Can’t Buy A Thrill, Steely Dan’s impressive debut album, looks like it’ll produce several more hit 45’s before the band’s follow-up Lp hits the stands in a couple months. But, the question appears to be, does the group intend to be a singles band or an albums band.

“Both…I hope,” Becker responds. “We try to make every cut as good as we can, not really thinking whether it’s adaptable to AM or not.”

Needless to say, things have not always been on the up-and-up for the Becker-Fagen team. Writing together long before their involvement in Steely Dan, the two kept themselves alive for two years by playing in Jay And The Americans’ back-up band.

“We worked about two weekends a month on that job,” remembers Becker. “That paid the rent. The rest of the time we just hung out, wrote songs and threw them out the window. Our publishing company was actually non-existent, and we ended up writing songs for other people who never did them. We wrote some songs for Barbra Streisand…she actually did one of them, “I Mean To Shine.” It’s on her Barbra Streisand album. “We wrote songs for Dusty Springfield. I don’t think she ever got to hear them. Then we wrote some non-pop songs that no one got to hear.”

“Denny Doherty recorded one of our songs,” Fagen mutters, “but the album it was on never got released. His contract had ended.”

From there the two migrated down to Los Angeles from New York, where they met the other future members of Steely Dan, formed the band and began work on Can’t Buy A Thrill.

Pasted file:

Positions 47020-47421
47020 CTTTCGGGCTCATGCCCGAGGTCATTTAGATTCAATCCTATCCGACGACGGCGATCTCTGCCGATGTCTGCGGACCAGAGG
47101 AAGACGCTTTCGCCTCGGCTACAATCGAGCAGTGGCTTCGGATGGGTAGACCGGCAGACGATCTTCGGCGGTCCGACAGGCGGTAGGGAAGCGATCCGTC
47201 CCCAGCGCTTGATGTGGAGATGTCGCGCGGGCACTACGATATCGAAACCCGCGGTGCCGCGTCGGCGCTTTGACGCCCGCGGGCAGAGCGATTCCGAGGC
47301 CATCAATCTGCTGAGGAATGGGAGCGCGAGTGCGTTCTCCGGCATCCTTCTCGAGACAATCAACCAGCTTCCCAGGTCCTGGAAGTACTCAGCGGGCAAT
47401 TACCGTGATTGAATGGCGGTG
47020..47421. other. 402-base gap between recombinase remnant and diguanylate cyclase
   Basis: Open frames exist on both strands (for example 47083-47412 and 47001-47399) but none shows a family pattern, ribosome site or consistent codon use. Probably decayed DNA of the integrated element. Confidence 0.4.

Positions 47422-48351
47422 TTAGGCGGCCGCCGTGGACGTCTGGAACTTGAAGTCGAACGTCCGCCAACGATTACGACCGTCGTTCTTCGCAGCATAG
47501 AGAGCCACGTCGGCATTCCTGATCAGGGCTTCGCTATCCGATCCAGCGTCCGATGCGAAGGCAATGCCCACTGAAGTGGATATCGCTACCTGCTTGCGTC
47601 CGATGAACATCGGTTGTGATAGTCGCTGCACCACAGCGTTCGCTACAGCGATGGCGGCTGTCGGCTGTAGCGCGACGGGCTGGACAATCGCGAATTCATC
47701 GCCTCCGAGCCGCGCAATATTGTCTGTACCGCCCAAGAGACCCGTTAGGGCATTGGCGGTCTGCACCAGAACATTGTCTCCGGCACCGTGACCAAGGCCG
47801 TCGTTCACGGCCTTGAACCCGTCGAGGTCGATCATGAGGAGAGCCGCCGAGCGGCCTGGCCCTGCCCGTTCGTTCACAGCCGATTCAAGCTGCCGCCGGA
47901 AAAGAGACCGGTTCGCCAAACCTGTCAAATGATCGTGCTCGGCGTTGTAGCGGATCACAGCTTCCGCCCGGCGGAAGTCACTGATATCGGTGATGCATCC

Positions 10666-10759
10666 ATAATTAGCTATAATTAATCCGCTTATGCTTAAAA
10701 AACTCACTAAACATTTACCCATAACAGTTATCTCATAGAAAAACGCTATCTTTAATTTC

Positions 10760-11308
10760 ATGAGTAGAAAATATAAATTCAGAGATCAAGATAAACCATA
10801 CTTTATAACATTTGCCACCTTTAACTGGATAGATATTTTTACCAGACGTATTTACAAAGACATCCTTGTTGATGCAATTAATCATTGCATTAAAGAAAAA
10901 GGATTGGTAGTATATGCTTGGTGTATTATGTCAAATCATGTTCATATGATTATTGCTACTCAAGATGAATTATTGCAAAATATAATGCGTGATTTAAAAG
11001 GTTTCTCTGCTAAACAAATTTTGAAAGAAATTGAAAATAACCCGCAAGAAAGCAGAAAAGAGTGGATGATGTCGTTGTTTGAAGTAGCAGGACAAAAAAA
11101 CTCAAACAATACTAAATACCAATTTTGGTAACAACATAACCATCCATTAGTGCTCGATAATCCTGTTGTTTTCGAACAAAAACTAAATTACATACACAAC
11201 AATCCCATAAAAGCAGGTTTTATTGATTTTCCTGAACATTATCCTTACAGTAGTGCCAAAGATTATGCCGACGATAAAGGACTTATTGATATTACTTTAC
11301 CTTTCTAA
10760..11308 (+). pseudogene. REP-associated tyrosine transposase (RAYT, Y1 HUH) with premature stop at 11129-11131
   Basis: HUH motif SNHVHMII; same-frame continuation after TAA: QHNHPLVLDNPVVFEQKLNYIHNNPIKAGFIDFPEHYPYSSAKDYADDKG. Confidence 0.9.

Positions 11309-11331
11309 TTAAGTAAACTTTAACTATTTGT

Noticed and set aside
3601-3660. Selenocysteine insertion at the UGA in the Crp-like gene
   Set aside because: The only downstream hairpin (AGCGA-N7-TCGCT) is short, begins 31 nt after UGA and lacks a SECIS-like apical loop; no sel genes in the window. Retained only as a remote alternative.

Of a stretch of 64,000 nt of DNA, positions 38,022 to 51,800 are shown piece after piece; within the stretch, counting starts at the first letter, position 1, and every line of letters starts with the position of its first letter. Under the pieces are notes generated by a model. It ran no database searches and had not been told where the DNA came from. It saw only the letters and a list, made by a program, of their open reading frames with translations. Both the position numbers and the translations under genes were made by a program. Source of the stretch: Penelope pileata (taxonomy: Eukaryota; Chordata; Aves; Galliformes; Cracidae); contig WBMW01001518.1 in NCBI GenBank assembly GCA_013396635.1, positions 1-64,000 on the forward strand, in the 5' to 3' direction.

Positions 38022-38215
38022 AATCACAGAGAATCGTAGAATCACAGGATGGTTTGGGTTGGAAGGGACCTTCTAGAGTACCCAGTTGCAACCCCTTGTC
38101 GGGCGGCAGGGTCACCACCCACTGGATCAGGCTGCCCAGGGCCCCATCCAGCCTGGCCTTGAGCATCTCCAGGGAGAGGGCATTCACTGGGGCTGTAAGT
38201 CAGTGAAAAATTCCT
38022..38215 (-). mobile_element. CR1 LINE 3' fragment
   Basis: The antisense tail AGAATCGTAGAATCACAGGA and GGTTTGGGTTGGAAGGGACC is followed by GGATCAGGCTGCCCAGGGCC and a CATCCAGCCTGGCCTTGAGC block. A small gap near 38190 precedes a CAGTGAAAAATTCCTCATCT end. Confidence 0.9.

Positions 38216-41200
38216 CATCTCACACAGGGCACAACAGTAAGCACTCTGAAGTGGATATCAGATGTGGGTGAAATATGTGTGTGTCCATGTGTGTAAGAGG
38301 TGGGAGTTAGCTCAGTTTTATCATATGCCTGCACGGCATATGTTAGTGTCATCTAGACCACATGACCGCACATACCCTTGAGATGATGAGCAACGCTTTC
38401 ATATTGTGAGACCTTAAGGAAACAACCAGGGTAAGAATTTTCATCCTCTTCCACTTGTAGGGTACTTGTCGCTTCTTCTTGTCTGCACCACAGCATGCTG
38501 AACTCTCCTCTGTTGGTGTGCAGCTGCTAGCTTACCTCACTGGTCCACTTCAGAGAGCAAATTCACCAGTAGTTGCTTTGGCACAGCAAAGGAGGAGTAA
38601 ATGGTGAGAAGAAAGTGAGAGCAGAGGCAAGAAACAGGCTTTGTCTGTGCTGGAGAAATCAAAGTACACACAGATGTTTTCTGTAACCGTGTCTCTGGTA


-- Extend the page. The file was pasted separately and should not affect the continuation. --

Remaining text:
With the fickleness of the record industry and it’s audience being what it is, how does it feel, you may be wondering, to be in the depths of frustration one day and be topping the charts and accepting superlative praise the next. How does it change an artist’s life? Donald Fagen and Walter Becker can only speak for themselves.

“Well,” begins Fagen, “I used to have a lot more leisure time…like all the time…”

“As for me,” Becker interrups in a bored monotone, “I gained twenty pounds.”

Courtesy of Zoo World – Cameron Crowe – February 3, 1973

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Sep 15, 2017

Saying Farewell to Walter Becker of Steely Dan

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Sad day today as we’ve lost another great musician and human. Our best to Walter’s family, Donald Fagen and the Steely Dan community. They were, in their own particular and wickedly subversive way, the Coen Brothers of Rock. Here is Cameron’s ’77 story about Steely Dan.

Steely Dan Springs Back: The Second Coming

Their new album, held throughout product-glutted summer for just the right moment, accidentally came out the same afternoon as the new Rolling Stones LP. Their first tour in three years was canceled. They haven’t had a hit single since 1974’s “Rikki Don’t Lost That Number.” And still, their sixth and most esoteric effort yet, Aja, is one of the season’s hottest albums and by far Steely Dan’s fastest-selling ever. Suddenly, against all the odds, it’s Steely Dan fever.

They are the unlikeliest super-group – perhaps because there is no group. Two blurry character named Walter Becker and Donald Fagen write and construct the songs, then hire highly skilled studio musicians to execute the parts. They even play themselves, but less and less, it seems, each album. (“It wouldn’t bother me at all,” says Becker, “not to play on my own album.”) The infrequent product of their labors is labeled a Steely Dan album. Any further details are subject to Becker’s and Fagen’s notorious distaste for facts.